BEIJING — China's foreign trade saw robust growth in November, with
both imports and exports beating expectations, official data showed
Exports in yuan-denominated terms rose 10.3 percent year on year to
1.43 trillion yuan ($216 billion), according to the General
Administration of Customs.
Imports expanded 15.6 percent to 1.17 trillion yuan, leaving a trade surplus of 263.6 billion yuan.
In November, total foreign trade volume rose 12.6 percent year on year to 2.6 trillion yuan.
In the first 11 months, foreign trade volume rose 15.6 percent from a year earlier to 25.14 trillion yuan.
The export data was well above forecast, and was mainly a result of
increased overseas consumption as the holidays draw near, according to
Deng Haiqing, an analyst with JZ Securities.
Customs data reflected the improved trade structure. In the first 11
months, general trade expanded 18.1 percent year on year to 14.18
trillion yuan, accounting for 56.4 percent of total trade volume.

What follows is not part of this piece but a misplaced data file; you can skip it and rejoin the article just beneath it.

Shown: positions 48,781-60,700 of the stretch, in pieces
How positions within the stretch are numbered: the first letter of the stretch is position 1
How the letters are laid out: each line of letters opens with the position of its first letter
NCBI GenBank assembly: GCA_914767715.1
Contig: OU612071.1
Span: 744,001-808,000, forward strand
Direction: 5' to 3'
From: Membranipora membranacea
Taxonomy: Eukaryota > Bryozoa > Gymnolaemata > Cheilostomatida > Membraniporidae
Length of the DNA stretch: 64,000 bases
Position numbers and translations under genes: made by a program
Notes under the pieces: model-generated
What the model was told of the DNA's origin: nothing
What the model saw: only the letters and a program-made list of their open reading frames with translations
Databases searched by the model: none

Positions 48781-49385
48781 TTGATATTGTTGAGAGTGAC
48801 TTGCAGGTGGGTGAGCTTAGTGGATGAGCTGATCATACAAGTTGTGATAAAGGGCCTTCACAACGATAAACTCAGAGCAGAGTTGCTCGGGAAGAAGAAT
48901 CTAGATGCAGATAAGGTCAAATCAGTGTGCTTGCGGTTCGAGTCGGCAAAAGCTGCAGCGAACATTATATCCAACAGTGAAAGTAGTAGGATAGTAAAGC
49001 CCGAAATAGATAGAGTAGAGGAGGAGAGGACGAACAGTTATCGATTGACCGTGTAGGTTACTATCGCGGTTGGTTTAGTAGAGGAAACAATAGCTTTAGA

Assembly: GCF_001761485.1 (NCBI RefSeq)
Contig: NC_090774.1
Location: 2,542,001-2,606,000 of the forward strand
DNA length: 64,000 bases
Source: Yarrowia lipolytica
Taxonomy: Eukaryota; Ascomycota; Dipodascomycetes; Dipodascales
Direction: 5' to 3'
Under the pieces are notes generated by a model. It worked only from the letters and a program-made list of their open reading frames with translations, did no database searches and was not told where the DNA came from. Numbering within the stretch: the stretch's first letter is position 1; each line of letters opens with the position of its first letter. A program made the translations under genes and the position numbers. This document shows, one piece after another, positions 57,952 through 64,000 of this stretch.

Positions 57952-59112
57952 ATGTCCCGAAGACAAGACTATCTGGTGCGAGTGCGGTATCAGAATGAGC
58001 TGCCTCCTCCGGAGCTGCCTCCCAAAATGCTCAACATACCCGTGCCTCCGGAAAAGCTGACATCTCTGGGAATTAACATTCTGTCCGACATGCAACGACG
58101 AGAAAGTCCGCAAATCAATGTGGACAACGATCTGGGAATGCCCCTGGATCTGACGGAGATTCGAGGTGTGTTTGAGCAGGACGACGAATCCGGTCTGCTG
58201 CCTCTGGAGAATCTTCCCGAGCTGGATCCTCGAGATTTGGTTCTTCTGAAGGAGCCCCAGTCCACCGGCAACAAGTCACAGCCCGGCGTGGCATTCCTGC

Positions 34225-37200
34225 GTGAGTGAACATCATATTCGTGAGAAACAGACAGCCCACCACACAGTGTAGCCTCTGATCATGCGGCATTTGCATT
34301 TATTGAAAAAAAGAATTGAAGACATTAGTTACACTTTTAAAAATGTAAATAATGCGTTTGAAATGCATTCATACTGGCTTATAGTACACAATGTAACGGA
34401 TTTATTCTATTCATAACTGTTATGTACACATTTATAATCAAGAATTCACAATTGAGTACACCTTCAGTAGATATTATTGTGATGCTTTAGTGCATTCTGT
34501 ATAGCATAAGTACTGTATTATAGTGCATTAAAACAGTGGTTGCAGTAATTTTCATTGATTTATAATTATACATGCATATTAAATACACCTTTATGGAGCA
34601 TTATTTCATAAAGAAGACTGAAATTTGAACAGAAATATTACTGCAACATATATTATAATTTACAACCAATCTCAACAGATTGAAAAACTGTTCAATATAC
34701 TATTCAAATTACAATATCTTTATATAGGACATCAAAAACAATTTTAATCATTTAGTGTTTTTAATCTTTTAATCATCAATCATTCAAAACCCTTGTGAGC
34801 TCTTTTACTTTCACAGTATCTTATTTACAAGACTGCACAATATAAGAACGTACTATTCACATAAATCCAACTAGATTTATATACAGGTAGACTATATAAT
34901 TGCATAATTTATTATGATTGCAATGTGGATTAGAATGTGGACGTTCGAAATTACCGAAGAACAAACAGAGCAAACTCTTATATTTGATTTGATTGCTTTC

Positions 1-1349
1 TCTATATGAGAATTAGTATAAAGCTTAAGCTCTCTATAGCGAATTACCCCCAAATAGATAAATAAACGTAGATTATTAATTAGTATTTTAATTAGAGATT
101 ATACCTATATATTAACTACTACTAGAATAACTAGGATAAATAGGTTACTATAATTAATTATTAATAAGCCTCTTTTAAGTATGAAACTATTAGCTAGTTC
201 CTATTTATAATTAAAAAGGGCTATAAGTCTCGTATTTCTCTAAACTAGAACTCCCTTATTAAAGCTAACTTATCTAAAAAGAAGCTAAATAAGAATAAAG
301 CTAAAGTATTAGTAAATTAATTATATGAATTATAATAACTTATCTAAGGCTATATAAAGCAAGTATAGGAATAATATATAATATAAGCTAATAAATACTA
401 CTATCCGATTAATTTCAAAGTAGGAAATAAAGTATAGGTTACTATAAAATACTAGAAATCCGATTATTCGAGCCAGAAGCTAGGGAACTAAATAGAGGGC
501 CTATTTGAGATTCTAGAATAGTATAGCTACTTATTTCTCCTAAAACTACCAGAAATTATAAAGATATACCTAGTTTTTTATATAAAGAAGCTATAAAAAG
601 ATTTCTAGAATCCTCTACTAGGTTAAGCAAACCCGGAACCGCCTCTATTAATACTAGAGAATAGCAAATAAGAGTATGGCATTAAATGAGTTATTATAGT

Trade of private enterprises grew 16.9 percent to 9.68 trillion yuan
in the first 11 months, accounting for 38.5 percent of the total, and
0.4 percentage points higher than the same period last year.
Despite rising protectionism and anti-globalization sentiment,
China's imports and exports with major trade partners remained strong.
During the first 11 months, trade with the European Union gained 16.2
percent year on year to 3.78 trillion yuan, accounting for 15 percent
of the total. Trade with the United States expanded 16.5 percent to 3.58
trillion yuan, accounting for 14.2 percent of the total.
Customs data also showed that a leading indicator for China's exports
rebounded from 41.6 to 41.8 month on month in November, signalling
positive potential in exports.